The show depicts a ‘nocturnal, almost dirty Rome’

What kind of Rome do we see in the story and what was your experience filming there?
Bixio: Standing Tall is a series of the streets, in a nocturnal, almost dirty Rome, which is unusual for Italian television. [We wanted authenticity in every element] – language, costumes, locations, sets. The series shows a cross-section of a Rome with a beating heart, suburban, far from the bourgeois neighbourhoods. It depicts an authentic city – a very real dimension in which Valerio searches for the truth.

What challenges did you face in development or production?
Bixio: We had very specific technical and logistical needs and we wanted to be respectful of the scripts. We spent 17 weeks shooting in Rome, Viterbo, Anzio and the Pontine coast, in more than 150 locations. These included places that have rarely been seen on screen or that are difficult to access, such as the quarries in Tivoli.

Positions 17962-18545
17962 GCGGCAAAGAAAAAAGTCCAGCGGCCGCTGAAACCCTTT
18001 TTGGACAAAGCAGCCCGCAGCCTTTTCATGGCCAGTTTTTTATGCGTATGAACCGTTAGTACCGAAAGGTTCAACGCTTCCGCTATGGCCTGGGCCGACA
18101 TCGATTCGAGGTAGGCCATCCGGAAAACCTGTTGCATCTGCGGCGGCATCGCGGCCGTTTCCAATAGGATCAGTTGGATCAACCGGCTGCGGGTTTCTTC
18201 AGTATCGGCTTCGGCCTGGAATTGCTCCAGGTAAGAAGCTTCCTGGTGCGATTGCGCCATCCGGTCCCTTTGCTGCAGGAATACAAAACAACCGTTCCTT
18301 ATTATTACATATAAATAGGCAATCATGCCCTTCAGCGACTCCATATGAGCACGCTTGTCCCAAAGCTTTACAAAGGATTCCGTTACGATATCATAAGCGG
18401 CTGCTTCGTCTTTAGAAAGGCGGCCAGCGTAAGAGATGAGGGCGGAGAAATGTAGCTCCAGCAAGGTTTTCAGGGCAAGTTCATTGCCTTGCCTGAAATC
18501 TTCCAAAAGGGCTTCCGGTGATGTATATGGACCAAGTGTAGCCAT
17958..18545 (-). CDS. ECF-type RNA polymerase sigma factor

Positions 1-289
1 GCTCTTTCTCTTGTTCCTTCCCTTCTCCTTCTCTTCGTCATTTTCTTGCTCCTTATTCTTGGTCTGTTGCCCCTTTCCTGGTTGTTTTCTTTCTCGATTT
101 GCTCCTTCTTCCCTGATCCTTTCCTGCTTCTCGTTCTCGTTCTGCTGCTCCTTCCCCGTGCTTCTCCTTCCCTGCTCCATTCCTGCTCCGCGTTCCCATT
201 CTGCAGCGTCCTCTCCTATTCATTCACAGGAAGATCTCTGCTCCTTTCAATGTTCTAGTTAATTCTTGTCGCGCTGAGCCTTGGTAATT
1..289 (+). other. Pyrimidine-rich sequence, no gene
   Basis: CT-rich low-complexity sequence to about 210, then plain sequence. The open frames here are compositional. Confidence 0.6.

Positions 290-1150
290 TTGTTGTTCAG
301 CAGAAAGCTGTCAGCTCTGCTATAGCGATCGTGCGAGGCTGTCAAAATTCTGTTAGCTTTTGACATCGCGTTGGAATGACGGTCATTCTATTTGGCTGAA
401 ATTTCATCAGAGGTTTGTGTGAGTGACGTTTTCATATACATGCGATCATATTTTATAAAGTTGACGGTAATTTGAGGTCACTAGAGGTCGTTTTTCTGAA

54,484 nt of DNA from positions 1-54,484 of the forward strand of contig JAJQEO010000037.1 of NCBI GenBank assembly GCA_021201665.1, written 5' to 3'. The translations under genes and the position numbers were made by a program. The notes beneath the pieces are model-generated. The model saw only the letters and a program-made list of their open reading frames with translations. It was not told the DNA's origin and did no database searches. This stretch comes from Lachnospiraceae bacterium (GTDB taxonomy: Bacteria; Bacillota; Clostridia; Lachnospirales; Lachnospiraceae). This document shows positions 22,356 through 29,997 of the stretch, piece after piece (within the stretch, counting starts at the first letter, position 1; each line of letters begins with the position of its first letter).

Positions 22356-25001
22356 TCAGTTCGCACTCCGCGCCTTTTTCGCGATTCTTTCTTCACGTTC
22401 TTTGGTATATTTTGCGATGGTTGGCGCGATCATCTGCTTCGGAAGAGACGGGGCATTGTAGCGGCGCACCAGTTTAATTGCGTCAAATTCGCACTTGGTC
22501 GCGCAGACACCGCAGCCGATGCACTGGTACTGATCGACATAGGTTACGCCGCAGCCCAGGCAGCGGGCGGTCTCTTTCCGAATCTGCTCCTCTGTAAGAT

How is Italian drama changing as series become more watched by audiences around the world?
Fasoli and Ravagli: The arrival of new broadcasters and platforms in all countries has led to a general raising of the production bar from all points of view. This has eliminated the old distinction between cinema and series, almost reversing the relationships, and series are increasingly being seen as a new hotbed of experimentation. In addition, as well as being home to the three largest organised crime groups in the world, Italy has an extremely rich history and and offers a lot of storytelling material.

What are you working on next? What plans do you have for a second season?
Bixio: We are working on a new story with Maddalena and Leonardo. Our collaboration has been so good and this is so rare and precious that I want to continue to share projects with them. I admire them very much. They know it.